Kaden Epstein

Adolfo Camarillo High School | Camarillo, CA | 10th

Inspirational Family Member
My Great-Great-Grandmother

Dorthy Wuertz is my great-great-grandmother. My mother and grandmother would always tell me stories of how tactical and precise she was even in her old age. She was a “card shark” as my great-grandmother described her: “I’ve never beaten her in a game of poker.”  She was born in 1903 in Encino, California to a lower-class family. My grandmother recalls, “Grandma Dorie was amazing.

In the 1950s she was a traveling auditor for Budget Finance Company, doing the work that men were supposed to do.” Grandma Dorie was intelligent, thoughtful and cared for others. When nearing her days of retirement she even took off time from her demanding job to watch my grandmother compete on a game show. Her moral character was articulated through her profession, “She traveled all over the United States and Hawaii by herself to go through financial books in each individual office to make sure there was no fraud or theft,” said my grandma. There were even times when she was responsible for catching embezzlement, a type of financial fraud. “She worked hard,” recalled my great-grandma, “there were times when I wouldn’t see her for an entire month, but I knew she was doing the right thing.”

Grandma Dorie worked in a time when women did not hold the position she was in, when there was not equal pay, and when there was no ratification of the Nineteenth Amendment. She was considered a secretary, when in modern times she would have been a vice president with better a wage. She argued for her right for equal pay in her company and later her right to vote as an American. She was a businesswoman when the world thought women had no business working.  This is my great-great-grandma Dorie.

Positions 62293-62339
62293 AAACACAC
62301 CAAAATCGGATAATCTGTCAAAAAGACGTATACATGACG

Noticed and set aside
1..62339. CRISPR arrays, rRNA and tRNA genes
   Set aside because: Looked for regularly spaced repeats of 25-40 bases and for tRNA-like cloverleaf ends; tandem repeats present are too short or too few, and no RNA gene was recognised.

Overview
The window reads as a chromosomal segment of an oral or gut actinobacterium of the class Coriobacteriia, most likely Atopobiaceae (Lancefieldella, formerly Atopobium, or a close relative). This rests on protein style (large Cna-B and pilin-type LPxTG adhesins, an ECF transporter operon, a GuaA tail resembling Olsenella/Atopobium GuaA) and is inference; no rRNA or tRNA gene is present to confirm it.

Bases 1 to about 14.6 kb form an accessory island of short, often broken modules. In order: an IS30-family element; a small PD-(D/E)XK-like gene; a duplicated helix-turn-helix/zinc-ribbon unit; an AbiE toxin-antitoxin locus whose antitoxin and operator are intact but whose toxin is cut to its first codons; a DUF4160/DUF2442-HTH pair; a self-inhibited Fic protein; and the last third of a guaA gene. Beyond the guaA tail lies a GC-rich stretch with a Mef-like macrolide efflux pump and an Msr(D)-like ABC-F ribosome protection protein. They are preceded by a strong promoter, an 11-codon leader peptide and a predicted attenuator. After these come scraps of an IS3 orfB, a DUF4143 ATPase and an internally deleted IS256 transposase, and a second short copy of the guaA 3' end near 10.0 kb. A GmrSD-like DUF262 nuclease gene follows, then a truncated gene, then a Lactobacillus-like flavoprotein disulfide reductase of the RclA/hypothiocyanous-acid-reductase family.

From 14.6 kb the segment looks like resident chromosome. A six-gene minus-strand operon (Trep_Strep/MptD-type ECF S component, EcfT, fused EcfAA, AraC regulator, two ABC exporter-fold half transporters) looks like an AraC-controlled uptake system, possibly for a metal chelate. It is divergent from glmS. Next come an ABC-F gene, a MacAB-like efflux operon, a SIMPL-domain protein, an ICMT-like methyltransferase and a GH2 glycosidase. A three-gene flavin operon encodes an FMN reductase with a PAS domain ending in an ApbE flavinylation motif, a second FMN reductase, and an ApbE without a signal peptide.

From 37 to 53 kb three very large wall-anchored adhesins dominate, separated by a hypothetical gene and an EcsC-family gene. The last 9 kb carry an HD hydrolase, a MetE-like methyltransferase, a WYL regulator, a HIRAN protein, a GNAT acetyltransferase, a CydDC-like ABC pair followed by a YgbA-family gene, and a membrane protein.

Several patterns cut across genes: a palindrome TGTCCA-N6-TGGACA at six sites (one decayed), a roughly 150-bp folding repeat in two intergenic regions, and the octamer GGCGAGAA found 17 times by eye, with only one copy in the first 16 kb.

Historical Figure I Admire
Lucy Burns

Lucy Burns, an ardent suffrage activist, strived for women’s rights in both the United States and the United Kingdom. Born on July 28, 1879, to a Catholic family, Lucy spent her childhood in New York. She was a very bright young lady, attending Packer Collegiate Institute formerly known as Brooklyn Female Academy in 1890. She later when on to teach there for two years before she decided to move to Germany to continue to study language. Burns later continued her studies at the prestigious Oxford University, where she got her first taste of activism with the Pankhurst family from 1909 to 1912. She met Emmeline Pankhurst along with her two daughters. Lucy was so moved by their work in activism that she abandoned her studies to join them in working for the Women’s Social and Political Union. 

Now as a women’s suffrage activist she spent many vigorous hours in the streets of Europe giving speeches on street corners, at market places and anywhere people would stop and listen. Her enthusiasm for activism eventually caused her to appear in court on many different occasions. Her actions were described as "disorderly conduct" in numerous newspapers. During the time of her women’s suffrage speeches, she was eventually arrested for trying to stop a Limehouse meeting on the budget, by Lloyd George. In prison Burns, along with many other women fighting for their rights, refused to do prison work, damaged cells and went on hunger strikes.